The White River Vision Plan is a joint effort between the City of Indianapolis and Hamilton County Tourism, Inc. in partnership with Visit Indy’s philanthropic arm, Tourism Tomorrow, Inc. to develop a comprehensive and coordinated regional, community-driven plan to enhance 58 miles of the White River in Marion and Hamilton counties. The goal of the vision plan is to create an accessible, recreational, and cultural environment that encourages a unique sense of place for the community as a whole.
The White River Vision Plan will be developed to promote:
As one of the largest Paddling Clubs in the state, the Hoosier Canoe and Kayak Club would like to collect the comments and opinions of its members and represent the club at at least one of the Public Input opportunities scheduled now through November 19th. Although these of course are open to the public, many of us have busy schedules and commitments that would prevent us from having that voice - but certainly if you are able to attend one of these meetings, we highly encourage you to go!
We've opened this forum topic so that our membership can provide comments/questions/suggestions for those of us that attend the meeting can collect and provide collectively as representatives of the club. Please feel free to check out the White River Vision Plan website here
We will be collecting all comments from this forum prior to the October 5th meetings at the Harrison Center in Indianapolis or Nickel Plate Arts in Noblesville.
Thank you for soliciting members' input. Will the resultant Club comments, recommendations, etc. be compiled into a document which is later distributed to us?
I attended the May 3rd kick-off and 2 of the 3 initial public meetings in July, and am pretty familiar with the approach and players.
Urbanization is a constant threat to the riparian (vegetated floodplain) corridor. The Club should advocate for Preservation, Protection and Restoration. While the institutional/agency promoters of this ""Vision Plan" have made many statements to the effect that Ecology is a primary goal, I'm skeptical (having actively engaged in local land use policy for over 40 years, many of them river-impacting. Basically, they seek to ramp up economic development and the attraction attributes for increased tourism. That's not "bad", but it might well conflict with the health of the river, and its desirability as a natural place, as particular sites are identified for development.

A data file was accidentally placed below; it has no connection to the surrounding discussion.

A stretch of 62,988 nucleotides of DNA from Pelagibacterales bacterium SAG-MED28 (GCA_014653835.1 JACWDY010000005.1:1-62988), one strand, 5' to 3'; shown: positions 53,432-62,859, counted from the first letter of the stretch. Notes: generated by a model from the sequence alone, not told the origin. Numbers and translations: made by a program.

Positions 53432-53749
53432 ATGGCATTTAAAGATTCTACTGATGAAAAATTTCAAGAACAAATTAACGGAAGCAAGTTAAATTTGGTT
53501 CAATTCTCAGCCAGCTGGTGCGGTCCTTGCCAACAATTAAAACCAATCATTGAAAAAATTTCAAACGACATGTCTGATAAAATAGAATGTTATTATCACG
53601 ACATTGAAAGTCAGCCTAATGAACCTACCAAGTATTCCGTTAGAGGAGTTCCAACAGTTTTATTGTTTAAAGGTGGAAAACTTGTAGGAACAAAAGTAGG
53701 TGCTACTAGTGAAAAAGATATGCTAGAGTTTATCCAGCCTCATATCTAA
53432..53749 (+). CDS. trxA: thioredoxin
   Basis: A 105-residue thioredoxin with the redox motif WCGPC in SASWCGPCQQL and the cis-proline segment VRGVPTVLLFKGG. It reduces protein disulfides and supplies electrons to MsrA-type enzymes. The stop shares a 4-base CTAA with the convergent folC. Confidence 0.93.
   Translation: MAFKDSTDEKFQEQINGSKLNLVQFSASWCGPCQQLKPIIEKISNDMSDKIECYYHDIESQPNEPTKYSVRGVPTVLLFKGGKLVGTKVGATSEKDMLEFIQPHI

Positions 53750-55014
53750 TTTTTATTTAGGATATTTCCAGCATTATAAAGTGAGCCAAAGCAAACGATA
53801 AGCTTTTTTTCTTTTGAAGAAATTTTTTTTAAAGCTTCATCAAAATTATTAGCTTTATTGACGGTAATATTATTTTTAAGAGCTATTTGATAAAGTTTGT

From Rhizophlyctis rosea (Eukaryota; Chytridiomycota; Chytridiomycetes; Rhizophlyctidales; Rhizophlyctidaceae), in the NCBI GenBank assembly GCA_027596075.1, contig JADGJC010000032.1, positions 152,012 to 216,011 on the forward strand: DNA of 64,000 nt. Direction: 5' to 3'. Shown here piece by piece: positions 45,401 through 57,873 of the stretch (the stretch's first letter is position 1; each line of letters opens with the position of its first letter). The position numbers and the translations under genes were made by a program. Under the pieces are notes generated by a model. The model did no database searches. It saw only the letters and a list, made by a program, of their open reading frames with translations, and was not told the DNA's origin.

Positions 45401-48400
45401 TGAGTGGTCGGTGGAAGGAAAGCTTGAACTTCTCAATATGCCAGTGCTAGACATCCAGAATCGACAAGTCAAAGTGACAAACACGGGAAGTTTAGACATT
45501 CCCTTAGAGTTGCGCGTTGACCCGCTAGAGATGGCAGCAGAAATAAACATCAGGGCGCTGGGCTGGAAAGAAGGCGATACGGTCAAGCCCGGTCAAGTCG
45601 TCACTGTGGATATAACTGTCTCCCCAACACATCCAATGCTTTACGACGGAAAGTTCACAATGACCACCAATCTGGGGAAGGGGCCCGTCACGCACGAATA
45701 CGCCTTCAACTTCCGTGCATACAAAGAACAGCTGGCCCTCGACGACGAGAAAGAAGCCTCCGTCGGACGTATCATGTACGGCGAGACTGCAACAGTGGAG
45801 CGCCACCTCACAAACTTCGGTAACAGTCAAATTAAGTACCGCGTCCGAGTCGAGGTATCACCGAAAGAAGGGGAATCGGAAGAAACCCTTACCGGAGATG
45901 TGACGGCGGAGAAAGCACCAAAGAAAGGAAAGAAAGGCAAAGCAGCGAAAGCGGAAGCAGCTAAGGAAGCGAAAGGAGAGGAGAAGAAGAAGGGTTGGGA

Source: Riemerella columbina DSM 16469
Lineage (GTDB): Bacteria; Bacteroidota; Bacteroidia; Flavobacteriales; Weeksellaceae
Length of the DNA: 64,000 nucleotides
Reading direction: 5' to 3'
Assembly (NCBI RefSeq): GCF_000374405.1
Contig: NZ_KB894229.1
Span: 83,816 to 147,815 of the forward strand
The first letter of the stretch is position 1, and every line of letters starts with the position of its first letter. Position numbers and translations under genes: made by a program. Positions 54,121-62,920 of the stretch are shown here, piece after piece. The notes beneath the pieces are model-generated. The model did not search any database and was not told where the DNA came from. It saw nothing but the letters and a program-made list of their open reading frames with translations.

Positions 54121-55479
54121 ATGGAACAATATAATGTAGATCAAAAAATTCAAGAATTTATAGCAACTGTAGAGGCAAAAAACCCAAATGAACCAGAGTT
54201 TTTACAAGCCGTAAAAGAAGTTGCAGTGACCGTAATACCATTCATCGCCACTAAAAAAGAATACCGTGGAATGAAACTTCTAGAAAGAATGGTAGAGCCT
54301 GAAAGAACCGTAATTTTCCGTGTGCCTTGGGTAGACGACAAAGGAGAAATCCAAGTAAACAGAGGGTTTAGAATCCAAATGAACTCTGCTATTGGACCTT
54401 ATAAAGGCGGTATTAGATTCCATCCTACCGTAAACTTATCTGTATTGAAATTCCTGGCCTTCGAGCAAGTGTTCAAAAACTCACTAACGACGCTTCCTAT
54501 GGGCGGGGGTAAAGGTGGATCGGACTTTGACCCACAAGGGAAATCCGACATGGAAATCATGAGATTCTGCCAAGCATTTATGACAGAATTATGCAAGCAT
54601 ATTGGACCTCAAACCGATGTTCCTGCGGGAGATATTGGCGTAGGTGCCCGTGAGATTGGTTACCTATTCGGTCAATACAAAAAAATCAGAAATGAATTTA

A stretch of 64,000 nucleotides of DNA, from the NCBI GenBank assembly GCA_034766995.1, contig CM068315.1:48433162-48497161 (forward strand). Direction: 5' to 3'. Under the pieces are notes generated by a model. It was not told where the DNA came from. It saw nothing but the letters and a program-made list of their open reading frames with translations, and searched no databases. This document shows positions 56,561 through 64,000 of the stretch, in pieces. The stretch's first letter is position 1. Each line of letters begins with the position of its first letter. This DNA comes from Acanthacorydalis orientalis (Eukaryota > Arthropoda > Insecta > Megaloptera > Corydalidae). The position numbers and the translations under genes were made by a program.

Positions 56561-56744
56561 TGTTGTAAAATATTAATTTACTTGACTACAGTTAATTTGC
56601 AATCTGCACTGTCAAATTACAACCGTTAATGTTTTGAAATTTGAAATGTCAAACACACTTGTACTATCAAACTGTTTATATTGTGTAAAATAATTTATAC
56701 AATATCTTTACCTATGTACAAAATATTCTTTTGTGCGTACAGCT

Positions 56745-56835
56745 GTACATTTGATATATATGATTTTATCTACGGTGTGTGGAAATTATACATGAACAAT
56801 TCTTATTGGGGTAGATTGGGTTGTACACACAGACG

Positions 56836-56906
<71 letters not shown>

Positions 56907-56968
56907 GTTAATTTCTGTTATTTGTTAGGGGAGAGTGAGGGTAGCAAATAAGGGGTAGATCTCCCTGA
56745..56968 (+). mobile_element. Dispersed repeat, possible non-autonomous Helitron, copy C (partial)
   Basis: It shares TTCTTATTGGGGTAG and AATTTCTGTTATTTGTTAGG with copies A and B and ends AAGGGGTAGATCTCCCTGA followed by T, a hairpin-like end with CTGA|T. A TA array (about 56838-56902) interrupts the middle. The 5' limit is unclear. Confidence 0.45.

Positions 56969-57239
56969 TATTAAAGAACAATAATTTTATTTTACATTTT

I'll have additional comments later.
Clarke Kahlo, 9-11-18
RIP Burt Reynolds and a cautionary tale:
Actor Reynolds was well known for several films, most notably Deliverance, 1972. He recently died and should be remembered for his outspoken views on natural heritage preservation— as emphasized at the very start of the film.
At the start of their foursome canoeing adventure, the “last chance to see the river” before it disappears, Bobby (Ned Beatty) dismisses Lewis’s (Reynolds’) angry condemnation of the impending dam which will imminently flood the Cahulawasse river valley just to “power more air conditioners in your smug little suburbs in Atlanta”, resulting, according to Lewis, in the wanton destruction of the river and its natural heritage.
Lewis: “… Talk about the vanishing wilderness.. They’re damming the river. Dammit, Bobby, they’re damming the river. They’re going to flood an entire river valley. It’s just going to be one dead lake… They’re gonna rape it!”
The 3 other paddlers -- urban, non-outdoor types -- don’t share Lewis’s angst and anger. Bobby and Ed (Jon Voight) both declare that Lewis’s pro-preservation rant was “Extreme! Extremist!”
However, after a day of experiencing the natural beauty of the river, relaxing around the campfire after dinner, Bobby acknowledges Lewis’s anger:
Bobby, reflective and lamenting: “Lewis, what you say is true-- there’s something in the woods and the water that we’ve lost in the city”.
Lewis’s cryptic reply: “We didn’t lose it— we sold it.”
You can learn more about the White River Plan and submit a questionaire at their web site at:
In my survey, I indicated that I felt that the White River was a glimpse of wild life in an urban environment and that better access to this through hiking trails, parks, and paddling access points would be desirable. In particular, paddling access points at 86nd (near Keystone at the Crossing) and at the bike park at 96th street could increase usage within the city. The club used to paddle the White River through town which was a cool paddle - however, we had to contact private businesses for access at our put-in. Having SAFE put-ins and take-outs through to Downtown would be great.
Here is a link to our 2010 paddle trip through downtown.
I share Clarke's concern that "development" of the river could equate to exploitation of the river by commercial interests. This could reduce public access and ruin the natural areas that exist along the river and give it its appeal.
Background image provided by Karl Zemlin www.zemlinphoto.com
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